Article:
The Royal Meteorological Society and Met Office are delighted to announce this award to recognise excellence in weather and climate teaching, over and above the normal requirements of the National Curriculum or exam specifications.
Who can apply?
Any UK school – early years, primary, secondary or FE.
How to apply?
Send no more than 1 page of evidence to demonstrate that, in the last 6 months, your school has fulfilled 2 or more of:
- Running a weather station, involving the students in the observations and using the data.
- Making other regular weather observations.
- Making regular contributions to WOW (data or photos) or share data publicly via a community or school website.
- Running a weather blog regularly for at least 3 months.
- Having some sort of ongoing connection with a STEM climate ambassador in connection with weather or climate related activities.
- Running a weather club, or doing weather or climate related activities as a significant part of a science or geography club.
- Evidence of good weather fieldwork. Incorporating weather measurements in other fieldwork.
- Borrowed and used instruments from the RMetS.
- Created a 3D model of the Central England Temperature record and used it in teaching.
- Planned, launched and evaluated a weather balloon launch with a significant meteorological learning aspect to the launch (not just ‘teddy into space’).
- Cross-curriculum weather or climate topic.
- Teacher as active member of RMetS education committee/ virtual education committee.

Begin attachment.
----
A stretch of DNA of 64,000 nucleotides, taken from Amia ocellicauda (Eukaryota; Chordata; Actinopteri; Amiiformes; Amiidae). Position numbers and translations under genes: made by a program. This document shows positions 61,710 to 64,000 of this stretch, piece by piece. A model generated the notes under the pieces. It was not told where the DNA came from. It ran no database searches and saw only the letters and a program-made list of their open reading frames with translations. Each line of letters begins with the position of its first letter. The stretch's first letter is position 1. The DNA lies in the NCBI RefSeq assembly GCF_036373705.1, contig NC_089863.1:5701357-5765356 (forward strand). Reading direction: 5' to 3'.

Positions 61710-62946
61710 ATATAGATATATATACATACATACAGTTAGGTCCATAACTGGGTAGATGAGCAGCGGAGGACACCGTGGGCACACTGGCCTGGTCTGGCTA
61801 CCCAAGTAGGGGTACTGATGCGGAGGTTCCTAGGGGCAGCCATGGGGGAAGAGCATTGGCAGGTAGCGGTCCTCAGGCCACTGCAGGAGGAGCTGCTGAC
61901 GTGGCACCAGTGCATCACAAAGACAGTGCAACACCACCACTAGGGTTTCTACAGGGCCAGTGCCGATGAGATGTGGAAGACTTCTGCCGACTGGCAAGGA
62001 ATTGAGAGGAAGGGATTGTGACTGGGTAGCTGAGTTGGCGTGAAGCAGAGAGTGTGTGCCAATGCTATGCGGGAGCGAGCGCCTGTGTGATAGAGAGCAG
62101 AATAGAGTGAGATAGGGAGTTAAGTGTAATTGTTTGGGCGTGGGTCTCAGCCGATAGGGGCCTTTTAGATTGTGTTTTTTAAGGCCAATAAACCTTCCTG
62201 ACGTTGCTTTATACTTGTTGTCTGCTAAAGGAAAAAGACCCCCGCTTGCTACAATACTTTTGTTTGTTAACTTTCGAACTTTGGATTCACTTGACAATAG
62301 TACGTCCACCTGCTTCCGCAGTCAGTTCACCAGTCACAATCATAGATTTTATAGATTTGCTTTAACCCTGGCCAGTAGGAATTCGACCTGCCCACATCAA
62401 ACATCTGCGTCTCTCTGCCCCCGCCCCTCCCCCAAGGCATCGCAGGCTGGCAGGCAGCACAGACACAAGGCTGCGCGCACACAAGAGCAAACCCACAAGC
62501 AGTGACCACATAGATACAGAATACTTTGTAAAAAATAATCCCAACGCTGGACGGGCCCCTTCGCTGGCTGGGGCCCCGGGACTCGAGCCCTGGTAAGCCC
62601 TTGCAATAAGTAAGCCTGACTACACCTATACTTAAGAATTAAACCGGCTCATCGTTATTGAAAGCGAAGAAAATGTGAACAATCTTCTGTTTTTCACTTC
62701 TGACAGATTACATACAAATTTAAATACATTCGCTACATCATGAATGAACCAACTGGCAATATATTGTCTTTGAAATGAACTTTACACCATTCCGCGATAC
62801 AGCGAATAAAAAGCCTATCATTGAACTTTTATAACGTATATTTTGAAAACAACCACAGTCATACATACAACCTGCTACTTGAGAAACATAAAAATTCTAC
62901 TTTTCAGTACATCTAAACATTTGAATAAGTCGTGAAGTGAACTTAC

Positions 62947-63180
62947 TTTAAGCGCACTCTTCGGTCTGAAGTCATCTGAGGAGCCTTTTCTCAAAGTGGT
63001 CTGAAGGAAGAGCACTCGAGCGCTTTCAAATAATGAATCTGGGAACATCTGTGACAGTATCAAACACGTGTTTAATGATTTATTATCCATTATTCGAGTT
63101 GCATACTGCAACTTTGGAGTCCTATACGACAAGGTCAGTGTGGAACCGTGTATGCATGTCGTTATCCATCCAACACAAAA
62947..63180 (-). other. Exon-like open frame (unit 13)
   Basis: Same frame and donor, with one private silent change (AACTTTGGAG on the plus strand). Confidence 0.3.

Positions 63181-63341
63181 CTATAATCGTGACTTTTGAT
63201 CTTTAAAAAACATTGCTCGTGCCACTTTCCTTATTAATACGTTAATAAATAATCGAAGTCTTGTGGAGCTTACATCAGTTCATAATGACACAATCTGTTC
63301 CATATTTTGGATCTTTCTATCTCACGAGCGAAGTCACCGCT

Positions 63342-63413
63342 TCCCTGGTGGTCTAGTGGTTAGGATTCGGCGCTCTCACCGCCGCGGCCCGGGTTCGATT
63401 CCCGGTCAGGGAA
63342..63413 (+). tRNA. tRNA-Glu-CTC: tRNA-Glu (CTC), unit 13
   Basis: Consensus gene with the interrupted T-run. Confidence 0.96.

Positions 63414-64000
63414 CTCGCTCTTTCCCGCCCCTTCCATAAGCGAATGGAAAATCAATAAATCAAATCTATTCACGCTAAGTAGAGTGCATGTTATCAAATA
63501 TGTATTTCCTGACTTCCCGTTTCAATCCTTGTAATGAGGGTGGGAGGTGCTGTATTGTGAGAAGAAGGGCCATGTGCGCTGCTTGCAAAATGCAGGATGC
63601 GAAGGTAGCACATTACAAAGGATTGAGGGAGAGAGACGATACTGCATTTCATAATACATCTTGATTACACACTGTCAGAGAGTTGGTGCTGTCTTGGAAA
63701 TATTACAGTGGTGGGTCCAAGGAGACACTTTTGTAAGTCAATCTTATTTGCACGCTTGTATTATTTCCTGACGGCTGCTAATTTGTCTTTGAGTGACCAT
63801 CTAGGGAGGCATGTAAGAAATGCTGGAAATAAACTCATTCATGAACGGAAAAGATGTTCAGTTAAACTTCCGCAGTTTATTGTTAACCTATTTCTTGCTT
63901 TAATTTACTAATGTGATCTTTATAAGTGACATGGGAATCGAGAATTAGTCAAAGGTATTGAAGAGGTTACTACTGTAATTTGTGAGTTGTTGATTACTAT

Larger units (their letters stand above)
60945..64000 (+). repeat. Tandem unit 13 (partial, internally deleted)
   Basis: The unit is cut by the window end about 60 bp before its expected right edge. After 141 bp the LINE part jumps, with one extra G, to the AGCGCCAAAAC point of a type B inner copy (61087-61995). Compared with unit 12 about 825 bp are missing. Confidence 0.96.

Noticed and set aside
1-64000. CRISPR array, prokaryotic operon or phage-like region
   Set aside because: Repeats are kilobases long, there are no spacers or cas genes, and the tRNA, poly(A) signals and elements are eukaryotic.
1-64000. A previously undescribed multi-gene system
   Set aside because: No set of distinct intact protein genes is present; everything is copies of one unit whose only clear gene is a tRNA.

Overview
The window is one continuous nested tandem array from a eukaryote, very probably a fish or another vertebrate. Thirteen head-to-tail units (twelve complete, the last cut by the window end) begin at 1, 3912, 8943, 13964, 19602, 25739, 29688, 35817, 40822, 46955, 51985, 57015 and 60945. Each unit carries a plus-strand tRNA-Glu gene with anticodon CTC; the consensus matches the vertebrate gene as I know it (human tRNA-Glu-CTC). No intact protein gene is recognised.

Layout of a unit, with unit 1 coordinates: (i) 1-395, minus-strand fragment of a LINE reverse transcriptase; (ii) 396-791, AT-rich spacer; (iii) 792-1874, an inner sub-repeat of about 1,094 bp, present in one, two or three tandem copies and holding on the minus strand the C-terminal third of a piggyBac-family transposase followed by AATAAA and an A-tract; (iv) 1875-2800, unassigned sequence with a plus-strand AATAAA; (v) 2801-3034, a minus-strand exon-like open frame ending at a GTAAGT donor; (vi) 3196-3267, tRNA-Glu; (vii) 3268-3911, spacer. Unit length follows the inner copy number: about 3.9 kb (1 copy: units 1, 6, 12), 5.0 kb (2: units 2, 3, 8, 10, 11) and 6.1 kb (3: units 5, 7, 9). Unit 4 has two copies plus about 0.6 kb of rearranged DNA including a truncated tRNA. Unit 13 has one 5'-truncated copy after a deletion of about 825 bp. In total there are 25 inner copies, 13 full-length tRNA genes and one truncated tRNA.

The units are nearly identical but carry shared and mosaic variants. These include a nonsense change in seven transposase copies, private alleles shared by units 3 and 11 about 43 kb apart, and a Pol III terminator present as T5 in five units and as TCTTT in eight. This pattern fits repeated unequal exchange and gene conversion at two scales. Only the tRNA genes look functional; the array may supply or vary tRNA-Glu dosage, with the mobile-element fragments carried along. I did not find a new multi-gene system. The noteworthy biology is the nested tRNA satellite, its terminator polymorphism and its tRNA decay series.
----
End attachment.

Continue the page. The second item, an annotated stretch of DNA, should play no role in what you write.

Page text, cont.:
- Teacher attended weather training day delivered by RMetS or completed a significant proportion of Come Rain or Shine.
- Some other evidence of excellent weather or climate teaching over and above the normal requirements of the National Curriculum or exam specifications.
Applications should be sent to firstname.lastname@example.org
There is no charge associated with applying for the MetMark.
Schools will be awarded a dated certificate signed by the Chief Executives of the Royal Meteorological Society and the Met Office as well as an electronic badge for the school website.
You may like to use this optional template to submit your application.
Geography Quality Marks
If your school is also putting together an application for a Secondary Geography Quality Mark then it is worth noting that the MetMark would be suitable evidence for any of the section B1 criteria (a – e) which demonstrate the quality of teaching and also D1 c which demonstrates making links with external agencies.
If your school is also putting together an application for a Primary Geography Quality Mark then it is worth noting that the MetMark would be contribute towards sections A1 (pupil knowledge), A2 (pupil skills), T1 (teacher knowledge) and L3 (leadership).
- Masefield Primary School, Bolton
The Geography Enrichment group has had a lot of fun with weather activities this year, including identifying clouds and making and presenting weather reports. The school also takes students outside to do weather fieldwork.
- Kilmarnock Academy, East Ayrshire
Building on their 2022 MetMark, students at Kilmarnock Academy engage with local flooding adaptation measures, and were involved with East Ayrshire’s 2023 Climate Change Conference. They have also engaged with Eco Schools and Climate Action Week.
- Tanbridge House, West Sussex
Tanbridge House students benefitted from borrowing a KS3 instrument kit from the RMetS in 2023. In addition, students are continuing to maintain a weather diary.
- Outwood Primary Academy, Littleworth Grange
The teachers in this school imaginatively engage their students in creating, using and evaluation weather instruments and making and presenting weather forecasts. This information is shared with parents through the class twitter. In addition, weather is included in the school’s geography club.
- Danes Hill School, Surrey
Building on their previous MetMarks, the teachers and students at this school continue to use their school weather station extensively in geography and other lessons. The data from their weather station is shared through the WOW website. In addition, students use handheld instruments to carry out microclimate investigations in the school grounds.